You can always do with less than you think.
Take riding, for example. For years now my “minimum” ride has been 20 miles. I mean, obviously I’d regularly go for much shorter rides than that (taking my kid to school, for example, when school was still a thing), but for the most part if I was just riding a bike for riding’s sake I’d generally shoot for at least 20 miles–or of course longer if time allowed.
Now, however, everything’s in shorter supply, and that includes ride time. Fortunately I’ve found that if I cut a 20-miler in half, not only do I save myself an hour, but it’s also just as enjoyable and sustaining–maybe even more so, since there’s less filler:
Riding in jorts and sneakers (or jeans and sneakers when it’s chilly) saves even more time. Plus it puts me in a frame of mind where I’m not targeting mileage minimums in order to justify wrestling with all that Lycra.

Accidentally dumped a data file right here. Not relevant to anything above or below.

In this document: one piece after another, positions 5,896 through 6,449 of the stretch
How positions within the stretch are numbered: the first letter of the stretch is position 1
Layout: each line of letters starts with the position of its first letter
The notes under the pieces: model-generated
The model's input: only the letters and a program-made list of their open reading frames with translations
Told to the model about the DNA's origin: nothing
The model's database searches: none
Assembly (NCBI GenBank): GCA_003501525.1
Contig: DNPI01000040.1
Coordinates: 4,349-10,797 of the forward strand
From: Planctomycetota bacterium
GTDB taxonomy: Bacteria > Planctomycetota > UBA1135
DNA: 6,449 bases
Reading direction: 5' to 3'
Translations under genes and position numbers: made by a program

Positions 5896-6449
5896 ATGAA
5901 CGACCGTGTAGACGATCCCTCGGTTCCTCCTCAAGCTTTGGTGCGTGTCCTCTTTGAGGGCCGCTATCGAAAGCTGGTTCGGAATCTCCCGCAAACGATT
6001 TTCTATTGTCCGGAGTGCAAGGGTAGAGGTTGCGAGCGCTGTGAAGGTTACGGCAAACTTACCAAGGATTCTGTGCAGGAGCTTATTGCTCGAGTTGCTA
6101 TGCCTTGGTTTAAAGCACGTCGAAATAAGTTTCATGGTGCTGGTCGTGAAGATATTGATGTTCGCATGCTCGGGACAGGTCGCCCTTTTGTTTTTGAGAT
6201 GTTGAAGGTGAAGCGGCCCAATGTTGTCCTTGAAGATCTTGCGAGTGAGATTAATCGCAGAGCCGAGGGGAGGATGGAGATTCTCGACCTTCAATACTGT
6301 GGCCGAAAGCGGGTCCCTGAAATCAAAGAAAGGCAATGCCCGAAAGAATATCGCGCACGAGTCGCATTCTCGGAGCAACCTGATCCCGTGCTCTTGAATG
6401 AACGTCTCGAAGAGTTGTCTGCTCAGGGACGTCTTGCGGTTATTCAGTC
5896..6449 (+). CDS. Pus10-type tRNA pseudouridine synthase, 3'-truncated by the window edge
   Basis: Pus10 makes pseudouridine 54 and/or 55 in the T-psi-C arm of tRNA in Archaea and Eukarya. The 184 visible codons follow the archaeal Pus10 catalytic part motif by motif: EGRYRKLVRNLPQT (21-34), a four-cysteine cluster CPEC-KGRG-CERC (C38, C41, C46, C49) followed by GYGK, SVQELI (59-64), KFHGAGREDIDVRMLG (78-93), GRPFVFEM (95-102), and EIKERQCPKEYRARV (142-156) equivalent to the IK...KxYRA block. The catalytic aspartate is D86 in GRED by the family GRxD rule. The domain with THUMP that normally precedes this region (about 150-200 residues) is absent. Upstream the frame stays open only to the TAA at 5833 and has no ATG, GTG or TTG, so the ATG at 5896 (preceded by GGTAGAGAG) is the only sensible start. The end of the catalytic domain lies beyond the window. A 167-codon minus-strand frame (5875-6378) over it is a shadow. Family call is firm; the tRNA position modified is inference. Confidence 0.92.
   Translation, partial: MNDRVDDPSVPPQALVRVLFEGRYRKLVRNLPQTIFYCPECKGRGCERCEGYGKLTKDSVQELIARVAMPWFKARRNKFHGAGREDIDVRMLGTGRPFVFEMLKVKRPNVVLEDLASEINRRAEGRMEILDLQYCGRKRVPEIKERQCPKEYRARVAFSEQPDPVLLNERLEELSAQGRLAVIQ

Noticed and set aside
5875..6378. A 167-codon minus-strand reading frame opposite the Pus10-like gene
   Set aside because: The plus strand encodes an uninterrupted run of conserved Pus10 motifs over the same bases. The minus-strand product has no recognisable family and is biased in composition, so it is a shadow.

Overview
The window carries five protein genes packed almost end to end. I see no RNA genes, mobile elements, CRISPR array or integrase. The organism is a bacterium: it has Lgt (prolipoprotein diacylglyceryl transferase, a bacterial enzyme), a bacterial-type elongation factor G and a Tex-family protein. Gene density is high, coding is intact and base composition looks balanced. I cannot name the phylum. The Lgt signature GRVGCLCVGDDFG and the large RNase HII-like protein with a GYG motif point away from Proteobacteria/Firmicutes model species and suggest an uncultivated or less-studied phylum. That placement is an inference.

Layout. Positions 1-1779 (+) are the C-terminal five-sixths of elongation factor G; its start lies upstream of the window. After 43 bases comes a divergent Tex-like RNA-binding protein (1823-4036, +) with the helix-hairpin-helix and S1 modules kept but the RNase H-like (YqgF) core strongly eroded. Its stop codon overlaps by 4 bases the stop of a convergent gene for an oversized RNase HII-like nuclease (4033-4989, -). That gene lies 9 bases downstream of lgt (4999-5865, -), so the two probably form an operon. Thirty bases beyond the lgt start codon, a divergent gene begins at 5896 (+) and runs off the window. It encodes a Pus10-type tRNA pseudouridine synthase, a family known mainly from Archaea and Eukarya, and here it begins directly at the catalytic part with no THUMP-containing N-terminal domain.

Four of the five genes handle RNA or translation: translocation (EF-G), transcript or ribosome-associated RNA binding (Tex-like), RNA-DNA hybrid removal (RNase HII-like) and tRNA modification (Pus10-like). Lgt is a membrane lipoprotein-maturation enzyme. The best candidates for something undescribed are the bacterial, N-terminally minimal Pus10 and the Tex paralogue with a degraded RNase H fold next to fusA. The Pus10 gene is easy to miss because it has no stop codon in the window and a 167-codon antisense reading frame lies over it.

Moreover, savings begets savings, and on a short ride I begin to question my bloated velocipedal existence. For example, when this whole shitshow is over, do I really want to bother racing bikes again? Do I even need all these bikes in the first place? If I can halve my mileage, then certainly I can halve my bicycle holdings, can’t I? And if I’ve only got half the bikes won’t they become twice as precious? Only now in these lean times do I appreciate the extent to which my riding life has been slathered in excess. Sure, five may get you ten, but at the same time if you keep cutting that ten in half you’ll never run out.
Well, it all sounds good, anyway. But I’ll be changing my tune the moment I’ve got time for a long ride. Short rides are invigorating, but sometimes you’ve got to come home empty.